This section of the book is from the "Household Companion: The Home Book Of Etiquette" book.
Visits of friendship are governed by no set rules of etiquette, and need not be formal either as to length or manner. It is to be presumed that friends or relatives will conform to each other's tastes and habits, and conduct themselves in a manner that will be mutually agreeable. With intimate friends strict ceremony is uncalled for, yet there are certain liberties which you enjoy at home which are not proper to take in the house of a friend.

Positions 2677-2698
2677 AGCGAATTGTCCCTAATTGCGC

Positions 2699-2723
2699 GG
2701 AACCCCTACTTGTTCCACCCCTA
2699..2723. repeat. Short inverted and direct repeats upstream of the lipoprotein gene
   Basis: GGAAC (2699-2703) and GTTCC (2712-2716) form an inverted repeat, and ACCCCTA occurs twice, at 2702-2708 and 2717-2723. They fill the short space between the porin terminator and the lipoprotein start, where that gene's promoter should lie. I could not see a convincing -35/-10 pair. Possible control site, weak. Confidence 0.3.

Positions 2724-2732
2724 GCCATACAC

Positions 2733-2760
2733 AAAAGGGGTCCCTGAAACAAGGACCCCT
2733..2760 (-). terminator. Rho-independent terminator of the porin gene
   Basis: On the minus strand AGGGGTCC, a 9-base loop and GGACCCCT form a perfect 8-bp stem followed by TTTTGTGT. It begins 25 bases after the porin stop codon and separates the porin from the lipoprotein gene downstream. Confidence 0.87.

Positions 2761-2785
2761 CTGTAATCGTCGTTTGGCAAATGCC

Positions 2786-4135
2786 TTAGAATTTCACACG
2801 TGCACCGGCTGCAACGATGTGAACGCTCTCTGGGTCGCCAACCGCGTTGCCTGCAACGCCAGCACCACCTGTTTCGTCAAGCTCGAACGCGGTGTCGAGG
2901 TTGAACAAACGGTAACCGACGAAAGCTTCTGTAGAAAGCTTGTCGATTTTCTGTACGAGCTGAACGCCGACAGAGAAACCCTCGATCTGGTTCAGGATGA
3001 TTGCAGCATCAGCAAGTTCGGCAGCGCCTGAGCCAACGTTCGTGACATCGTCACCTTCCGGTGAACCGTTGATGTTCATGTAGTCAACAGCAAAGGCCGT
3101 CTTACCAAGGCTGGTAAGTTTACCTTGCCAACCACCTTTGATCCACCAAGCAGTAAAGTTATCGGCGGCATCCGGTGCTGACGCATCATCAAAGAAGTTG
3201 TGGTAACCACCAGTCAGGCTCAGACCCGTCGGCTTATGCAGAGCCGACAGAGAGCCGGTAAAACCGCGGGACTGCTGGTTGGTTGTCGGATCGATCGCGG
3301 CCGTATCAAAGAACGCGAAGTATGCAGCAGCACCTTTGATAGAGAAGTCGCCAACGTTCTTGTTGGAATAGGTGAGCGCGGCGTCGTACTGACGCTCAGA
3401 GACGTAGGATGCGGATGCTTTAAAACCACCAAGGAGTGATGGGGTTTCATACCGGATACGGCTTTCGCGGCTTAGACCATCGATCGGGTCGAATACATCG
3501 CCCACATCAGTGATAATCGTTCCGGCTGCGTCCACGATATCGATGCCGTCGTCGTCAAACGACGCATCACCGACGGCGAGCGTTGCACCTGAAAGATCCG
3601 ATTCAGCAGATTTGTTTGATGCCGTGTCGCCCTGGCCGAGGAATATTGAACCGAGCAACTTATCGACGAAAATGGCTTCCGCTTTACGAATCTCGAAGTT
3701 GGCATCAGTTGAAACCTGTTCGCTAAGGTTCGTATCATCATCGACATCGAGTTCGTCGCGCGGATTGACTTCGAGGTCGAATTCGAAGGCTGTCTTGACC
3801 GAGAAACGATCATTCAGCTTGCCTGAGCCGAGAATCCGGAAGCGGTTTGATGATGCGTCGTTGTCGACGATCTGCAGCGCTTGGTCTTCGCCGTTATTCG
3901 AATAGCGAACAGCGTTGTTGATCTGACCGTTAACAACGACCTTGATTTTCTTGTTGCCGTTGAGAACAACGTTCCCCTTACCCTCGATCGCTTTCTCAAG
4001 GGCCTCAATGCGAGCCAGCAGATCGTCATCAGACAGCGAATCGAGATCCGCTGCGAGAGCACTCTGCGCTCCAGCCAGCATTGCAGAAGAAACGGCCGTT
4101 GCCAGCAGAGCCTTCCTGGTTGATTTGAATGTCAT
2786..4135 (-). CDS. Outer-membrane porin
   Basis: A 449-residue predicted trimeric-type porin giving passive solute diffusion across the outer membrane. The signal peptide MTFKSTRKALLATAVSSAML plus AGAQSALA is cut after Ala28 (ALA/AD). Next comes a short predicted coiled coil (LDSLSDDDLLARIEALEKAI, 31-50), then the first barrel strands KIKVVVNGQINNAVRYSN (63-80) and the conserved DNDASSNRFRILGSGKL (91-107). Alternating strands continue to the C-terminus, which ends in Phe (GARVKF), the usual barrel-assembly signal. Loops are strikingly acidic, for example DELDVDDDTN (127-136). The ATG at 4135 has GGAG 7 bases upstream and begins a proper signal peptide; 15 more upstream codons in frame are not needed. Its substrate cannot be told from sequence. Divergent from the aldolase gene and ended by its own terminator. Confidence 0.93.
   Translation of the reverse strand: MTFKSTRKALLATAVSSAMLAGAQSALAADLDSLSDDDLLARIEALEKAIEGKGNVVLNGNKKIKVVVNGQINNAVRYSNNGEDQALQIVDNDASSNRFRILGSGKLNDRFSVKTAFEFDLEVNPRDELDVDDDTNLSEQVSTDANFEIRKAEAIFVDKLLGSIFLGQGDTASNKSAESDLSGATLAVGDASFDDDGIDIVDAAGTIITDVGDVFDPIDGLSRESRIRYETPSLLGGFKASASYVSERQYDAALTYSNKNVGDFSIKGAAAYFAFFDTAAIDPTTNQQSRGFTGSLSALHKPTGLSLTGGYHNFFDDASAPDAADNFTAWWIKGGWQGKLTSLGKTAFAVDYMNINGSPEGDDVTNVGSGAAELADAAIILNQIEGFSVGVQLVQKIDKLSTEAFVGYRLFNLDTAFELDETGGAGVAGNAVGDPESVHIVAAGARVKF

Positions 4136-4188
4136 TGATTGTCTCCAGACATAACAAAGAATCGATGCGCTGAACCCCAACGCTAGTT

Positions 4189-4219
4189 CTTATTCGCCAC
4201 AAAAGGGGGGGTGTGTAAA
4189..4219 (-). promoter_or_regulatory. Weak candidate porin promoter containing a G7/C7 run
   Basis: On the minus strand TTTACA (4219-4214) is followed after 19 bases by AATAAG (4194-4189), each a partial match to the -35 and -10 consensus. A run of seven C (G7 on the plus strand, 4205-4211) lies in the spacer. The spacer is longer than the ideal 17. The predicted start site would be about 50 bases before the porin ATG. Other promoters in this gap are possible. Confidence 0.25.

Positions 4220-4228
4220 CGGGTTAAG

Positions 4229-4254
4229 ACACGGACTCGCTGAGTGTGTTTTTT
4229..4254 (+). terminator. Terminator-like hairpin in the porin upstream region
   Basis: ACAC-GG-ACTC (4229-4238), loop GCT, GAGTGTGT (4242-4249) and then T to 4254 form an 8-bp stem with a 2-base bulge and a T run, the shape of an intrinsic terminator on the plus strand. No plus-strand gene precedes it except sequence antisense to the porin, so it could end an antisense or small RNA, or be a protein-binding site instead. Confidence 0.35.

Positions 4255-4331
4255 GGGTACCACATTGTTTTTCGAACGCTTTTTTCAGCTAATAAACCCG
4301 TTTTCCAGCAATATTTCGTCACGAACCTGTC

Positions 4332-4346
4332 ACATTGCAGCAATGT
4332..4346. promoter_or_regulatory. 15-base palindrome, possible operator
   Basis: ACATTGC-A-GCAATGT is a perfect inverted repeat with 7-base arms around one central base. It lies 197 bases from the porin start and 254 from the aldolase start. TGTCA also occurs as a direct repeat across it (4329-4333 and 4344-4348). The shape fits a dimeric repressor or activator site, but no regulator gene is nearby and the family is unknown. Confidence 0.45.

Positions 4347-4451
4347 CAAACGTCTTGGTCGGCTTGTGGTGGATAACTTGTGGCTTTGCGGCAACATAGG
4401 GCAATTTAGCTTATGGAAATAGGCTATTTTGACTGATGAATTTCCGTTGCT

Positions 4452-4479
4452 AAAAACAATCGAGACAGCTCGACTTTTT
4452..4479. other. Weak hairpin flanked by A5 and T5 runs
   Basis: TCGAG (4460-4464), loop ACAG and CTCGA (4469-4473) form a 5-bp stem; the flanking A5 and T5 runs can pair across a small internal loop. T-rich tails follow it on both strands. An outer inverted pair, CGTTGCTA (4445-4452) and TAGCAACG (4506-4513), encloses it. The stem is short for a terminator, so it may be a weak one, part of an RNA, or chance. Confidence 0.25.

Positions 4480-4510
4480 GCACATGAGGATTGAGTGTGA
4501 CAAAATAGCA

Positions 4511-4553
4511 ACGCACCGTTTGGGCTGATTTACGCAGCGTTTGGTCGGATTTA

It is a sign of ill-breeding, in such a visit, to criticise the conduct of servants or children, or anything connected with the household or the members of the family. Remarks of any kind on the faults or foibles of persons belonging or closely related to the family are sadly misplaced; and such remarks made after taking leave show a lack of good feeling which is not redeemed by being unheard by those interested. In such cases one should strictly apply the golden rule of friendship, to do nothing by act, word, or deed that may cause a disagreeable feeling on the part of an entertainer or any member of his family.